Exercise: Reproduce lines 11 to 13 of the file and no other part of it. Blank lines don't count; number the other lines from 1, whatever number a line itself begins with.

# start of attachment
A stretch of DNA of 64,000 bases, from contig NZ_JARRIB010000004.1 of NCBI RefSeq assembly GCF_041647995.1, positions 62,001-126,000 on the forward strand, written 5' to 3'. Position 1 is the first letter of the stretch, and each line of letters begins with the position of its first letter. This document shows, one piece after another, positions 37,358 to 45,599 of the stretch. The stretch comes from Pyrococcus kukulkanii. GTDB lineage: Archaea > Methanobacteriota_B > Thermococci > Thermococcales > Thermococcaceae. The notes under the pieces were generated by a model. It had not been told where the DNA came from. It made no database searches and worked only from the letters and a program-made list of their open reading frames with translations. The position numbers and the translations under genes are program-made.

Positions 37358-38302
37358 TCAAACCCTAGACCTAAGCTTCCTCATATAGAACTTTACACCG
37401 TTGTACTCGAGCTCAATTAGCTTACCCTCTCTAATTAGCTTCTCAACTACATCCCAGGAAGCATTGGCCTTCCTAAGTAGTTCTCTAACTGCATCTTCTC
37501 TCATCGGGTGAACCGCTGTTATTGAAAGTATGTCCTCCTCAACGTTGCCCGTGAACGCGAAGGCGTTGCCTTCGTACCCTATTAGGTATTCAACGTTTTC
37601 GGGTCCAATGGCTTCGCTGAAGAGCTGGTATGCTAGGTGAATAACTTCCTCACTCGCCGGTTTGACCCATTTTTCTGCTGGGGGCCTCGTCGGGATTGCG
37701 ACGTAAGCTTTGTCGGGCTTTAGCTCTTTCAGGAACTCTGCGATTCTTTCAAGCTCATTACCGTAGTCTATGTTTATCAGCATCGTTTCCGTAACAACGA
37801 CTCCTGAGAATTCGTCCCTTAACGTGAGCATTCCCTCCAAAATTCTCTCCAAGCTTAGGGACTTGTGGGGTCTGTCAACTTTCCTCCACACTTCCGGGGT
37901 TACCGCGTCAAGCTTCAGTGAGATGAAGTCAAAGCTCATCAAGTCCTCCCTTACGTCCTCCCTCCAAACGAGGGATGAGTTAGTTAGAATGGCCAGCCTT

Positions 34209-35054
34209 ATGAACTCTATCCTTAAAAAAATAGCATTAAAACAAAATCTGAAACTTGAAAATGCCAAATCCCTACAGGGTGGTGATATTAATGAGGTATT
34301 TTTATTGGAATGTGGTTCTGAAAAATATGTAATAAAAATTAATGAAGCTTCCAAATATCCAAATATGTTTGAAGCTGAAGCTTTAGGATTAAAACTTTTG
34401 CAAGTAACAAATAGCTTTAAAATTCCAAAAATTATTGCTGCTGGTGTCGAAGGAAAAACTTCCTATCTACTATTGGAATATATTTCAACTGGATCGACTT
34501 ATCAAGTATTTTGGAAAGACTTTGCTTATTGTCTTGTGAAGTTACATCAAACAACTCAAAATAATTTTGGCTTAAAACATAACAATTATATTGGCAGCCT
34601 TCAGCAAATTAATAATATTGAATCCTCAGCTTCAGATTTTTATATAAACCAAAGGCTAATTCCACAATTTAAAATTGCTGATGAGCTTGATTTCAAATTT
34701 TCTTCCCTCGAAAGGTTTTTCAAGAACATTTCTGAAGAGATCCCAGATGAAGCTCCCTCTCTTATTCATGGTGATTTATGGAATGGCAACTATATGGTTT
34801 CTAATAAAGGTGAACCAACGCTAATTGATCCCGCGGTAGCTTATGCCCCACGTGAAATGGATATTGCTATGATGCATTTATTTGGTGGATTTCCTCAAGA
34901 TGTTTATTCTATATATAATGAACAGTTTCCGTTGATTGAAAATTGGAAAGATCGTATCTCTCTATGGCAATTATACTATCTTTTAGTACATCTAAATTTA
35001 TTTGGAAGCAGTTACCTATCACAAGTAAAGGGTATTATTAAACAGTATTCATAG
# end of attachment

34209 ATGAACTCTATCCTTAAAAAAATAGCATTAAAACAAAATCTGAAACTTGAAAATGCCAAATCCCTACAGGGTGGTGATATTAATGAGGTATT
34301 TTTATTGGAATGTGGTTCTGAAAAATATGTAATAAAAATTAATGAAGCTTCCAAATATCCAAATATGTTTGAAGCTGAAGCTTTAGGATTAAAACTTTTG
34401 CAAGTAACAAATAGCTTTAAAATTCCAAAAATTATTGCTGCTGGTGTCGAAGGAAAAACTTCCTATCTACTATTGGAATATATTTCAACTGGATCGACTT